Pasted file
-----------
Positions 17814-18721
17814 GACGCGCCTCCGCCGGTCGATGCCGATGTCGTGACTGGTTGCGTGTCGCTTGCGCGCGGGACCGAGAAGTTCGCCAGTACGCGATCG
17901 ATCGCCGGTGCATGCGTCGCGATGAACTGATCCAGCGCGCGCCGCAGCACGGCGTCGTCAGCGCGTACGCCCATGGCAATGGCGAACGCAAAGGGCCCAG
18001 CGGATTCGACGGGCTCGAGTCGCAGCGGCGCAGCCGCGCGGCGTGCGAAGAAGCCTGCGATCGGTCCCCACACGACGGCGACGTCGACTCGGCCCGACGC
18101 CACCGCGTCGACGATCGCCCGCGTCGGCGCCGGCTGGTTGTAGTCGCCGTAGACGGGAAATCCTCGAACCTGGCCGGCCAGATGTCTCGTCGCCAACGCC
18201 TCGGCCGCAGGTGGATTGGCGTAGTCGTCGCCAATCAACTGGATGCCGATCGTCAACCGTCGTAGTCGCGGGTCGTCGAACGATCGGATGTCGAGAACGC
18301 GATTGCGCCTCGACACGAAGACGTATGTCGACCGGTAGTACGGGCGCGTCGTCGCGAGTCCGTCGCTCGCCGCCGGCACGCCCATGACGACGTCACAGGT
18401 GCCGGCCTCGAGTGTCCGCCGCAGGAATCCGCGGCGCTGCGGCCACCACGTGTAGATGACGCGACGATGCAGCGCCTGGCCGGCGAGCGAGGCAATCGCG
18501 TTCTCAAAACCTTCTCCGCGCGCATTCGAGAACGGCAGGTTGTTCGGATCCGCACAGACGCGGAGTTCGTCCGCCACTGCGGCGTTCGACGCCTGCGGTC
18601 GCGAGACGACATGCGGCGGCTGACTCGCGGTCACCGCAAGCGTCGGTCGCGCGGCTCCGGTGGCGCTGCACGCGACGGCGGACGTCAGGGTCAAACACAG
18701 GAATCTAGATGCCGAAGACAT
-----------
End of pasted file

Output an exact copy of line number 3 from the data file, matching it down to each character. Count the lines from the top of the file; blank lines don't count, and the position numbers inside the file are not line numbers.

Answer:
17901 ATCGCCGGTGCATGCGTCGCGATGAACTGATCCAGCGCGCGCCGCAGCACGGCGTCGTCAGCGCGTACGCCCATGGCAATGGCGAACGCAAAGGGCCCAG